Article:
A new study from India suggests that the Indian-made Covaxin whole-virus inactivated vaccine against the severe acute respiratory syndrome coronavirus-2 (SARS-CoV-2) retains significant efficacy against the newer delta variants of the virus. These preliminary findings come after both variants have shown some resistance to antibody-mediated neutralization elicited by first-generation Pfizer or AstraZeneca coronavirus disease 2019 (COVID-19) vaccines.
A preprint version of the study is available on the bioRxiv* server, while the article undergoes peer review.
COVID-19, caused by the novel SARS-CoV-2 pathogen, has caused immense disruption as governments and public health authorities try to tame it by social distancing, travel bans, lockdowns and vaccination. The unprecedentedly swift development of vaccines and their rapid approval for emergency use has led to well over 600 million doses being distributed worldwide, mostly in the First World.
However, vaccine efficacy is threatened by the emergence of new strains with mutations in the spike region that interacts with the host cell receptor to accomplish infection and viral entry. One such is the delta variant, a SARS-CoV-2 Variant of Concern (VOC) – also known as the B.1.617.2 variant.
First detected in India, it has since been sequenced in many countries, where it has become the dominant strain, passing the sublineages Kappa (B.1.617.1) and B.1.617.3, as well as the earlier alpha, beta and gamma variants.
Recent research indicates that this VOC is susceptible to neutralization by the Pfizer BNT162b2, AstraZeneca Covishield and BBV152/Covaxin vaccines, the latter two being used in India. Nonetheless, the fact remains that the delta variant is responsible for the majority of breakthrough infections worldwide.
The Indian vaccine, BBV152, based on a whole-virion inactivated platform, has successfully passed preclinical and early clinical trials and is being used for mass immunization in the country.
The double-blind, randomized, multicenter, phase 3 clinical trial of this vaccine indicated vaccine efficacy of 65% in terms of protection against the delta variant. Since then, however, further mutations have led to the emergence of Delta AY.1, AY.2, and AY.3.
The AY.1 mutant was also first identified in India, in April 2021, but has now appeared in a score of other countries. It has been reported to have a potential for immune escape. The K417N mutation in the spike protein could confer resistance to monoclonal antibodies Casirivimab and Imdevimab as well.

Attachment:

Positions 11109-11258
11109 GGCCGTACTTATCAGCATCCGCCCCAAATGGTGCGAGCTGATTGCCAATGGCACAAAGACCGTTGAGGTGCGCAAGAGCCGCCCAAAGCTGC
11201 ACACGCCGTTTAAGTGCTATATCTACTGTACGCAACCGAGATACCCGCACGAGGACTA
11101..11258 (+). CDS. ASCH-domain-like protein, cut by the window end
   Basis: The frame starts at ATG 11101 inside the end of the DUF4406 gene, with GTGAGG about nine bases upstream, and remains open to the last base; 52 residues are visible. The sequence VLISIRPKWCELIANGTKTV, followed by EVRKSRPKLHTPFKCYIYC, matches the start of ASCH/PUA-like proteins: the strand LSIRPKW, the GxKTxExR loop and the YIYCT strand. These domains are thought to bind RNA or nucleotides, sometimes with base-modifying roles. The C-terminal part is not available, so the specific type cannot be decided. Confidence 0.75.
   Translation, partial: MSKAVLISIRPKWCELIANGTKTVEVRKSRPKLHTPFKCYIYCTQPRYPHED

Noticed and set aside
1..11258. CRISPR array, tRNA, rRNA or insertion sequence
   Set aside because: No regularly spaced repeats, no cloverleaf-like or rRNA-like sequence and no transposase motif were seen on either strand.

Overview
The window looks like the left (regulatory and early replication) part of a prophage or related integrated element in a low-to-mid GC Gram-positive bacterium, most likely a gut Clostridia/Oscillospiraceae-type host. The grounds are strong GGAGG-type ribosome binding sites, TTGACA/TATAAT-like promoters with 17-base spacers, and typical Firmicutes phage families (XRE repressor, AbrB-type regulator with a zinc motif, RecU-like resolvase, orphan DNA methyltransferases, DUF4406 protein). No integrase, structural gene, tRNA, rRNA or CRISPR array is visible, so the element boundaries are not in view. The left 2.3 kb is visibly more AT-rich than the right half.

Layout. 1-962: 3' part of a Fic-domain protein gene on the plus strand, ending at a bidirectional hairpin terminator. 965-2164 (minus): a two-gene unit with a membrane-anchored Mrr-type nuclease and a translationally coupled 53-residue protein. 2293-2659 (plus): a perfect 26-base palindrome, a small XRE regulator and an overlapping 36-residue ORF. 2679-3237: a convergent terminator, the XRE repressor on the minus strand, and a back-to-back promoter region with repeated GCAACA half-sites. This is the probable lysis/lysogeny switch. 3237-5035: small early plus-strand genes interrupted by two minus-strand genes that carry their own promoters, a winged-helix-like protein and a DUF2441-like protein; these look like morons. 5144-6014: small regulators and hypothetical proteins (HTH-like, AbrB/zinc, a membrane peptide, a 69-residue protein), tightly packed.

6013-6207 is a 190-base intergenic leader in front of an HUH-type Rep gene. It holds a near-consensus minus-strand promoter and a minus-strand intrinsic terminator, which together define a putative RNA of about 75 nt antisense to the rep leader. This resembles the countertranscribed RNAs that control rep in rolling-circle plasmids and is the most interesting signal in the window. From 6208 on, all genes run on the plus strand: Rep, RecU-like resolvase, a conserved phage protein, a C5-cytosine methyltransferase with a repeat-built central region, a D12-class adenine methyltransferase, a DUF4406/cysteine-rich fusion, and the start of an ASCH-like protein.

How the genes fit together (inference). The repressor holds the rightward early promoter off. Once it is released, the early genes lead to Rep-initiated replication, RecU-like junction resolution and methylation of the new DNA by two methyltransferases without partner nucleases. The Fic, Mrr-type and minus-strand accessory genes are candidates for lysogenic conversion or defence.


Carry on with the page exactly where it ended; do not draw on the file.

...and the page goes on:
Researchers are seeking to determine its transmissibility, disease severity and immune escape characteristics. There is little information on its clinical profile in vaccinated individuals.
The current study evaluated the titer of the immune antibody isotype immunoglobulin G (IgG) elicited by the vaccine in three test situations.
The researchers examined both IgG and neutralizing antibody levels in three cohorts of subjects. The first included 40 COVID-19-naïve subjects who had been fully vaccinated, the samples being obtained 2.5-22 weeks from the second dose.
The second comprised 20 previously infected subjects who had recovered and taken a full course of the vaccine, collected 14-70 weeks after the second dose. The third consisted of those who had developed breakthrough infections with SARS-CoV-2 after being fully vaccinated, with samples taken at 12-18 weeks from the second dose.
The vaccine used in all cases was BBV152. The geometric mean titer (GMT) of neutralizing antibodies ranged between 200-300 for B.1, delta, and AY.1 strains, but only 165 against B.1.617.3. In the post-COVID-19 vaccinated cohort, it was double or higher for B.1, at approximately 800 vs. 300 in the naïve cohort, but otherwise comparable to those in the first group.
The highest titers were in the breakthrough infection group, at approximately 900 against B.1, and 470, 300 and 260 against the other three variants, respectively.
What were the findings?
The scientists found that neutralizing activity was induced at significantly higher levels by natural infection coupled with vaccination, whether the former occurred prior to or after vaccination. This was confirmed by enzyme-linked immunosorbent assay (ELISA) testing that showed 2.7-4-fold higher titers in the breakthrough cohort relative to the naïve vaccinated cohort when tested for the viral spike S1, receptor-binding domain (RBD) and nucleoprotein.
This may point to the essential role of immune memory cells in boosting the immune response.
Neutralizing activity was reduced slightly, by up to 2-fold, for the Delta, Delta AY.1 and B.1.617.3, relative to the B.1 variant, following full vaccination in naïve individuals. The reduction was greater in the other cohorts, at up to four-fold with the post-COVID-vaccination cases, and 3-5-fold in the third cohort.
With the ChAdOx1 and BNT162b2 vaccines, two doses led to four-fold and 11-fold lower neutralizing titers against the delta variant, as reported in other studies. This has been observed with BBV152 and Covishield as well.
Nonetheless, the researchers observe, “With the observed high titers, the sera of individuals belonging to all the aforementioned groups they would still neutralize the Delta, Delta AY.1 and B.1.617.3 variants effectively.”
bioRxiv publishes preliminary scientific reports that are not peer-reviewed and, therefore, should not be regarded as conclusive, guide clinical practice/health-related behavior, or treated as established information.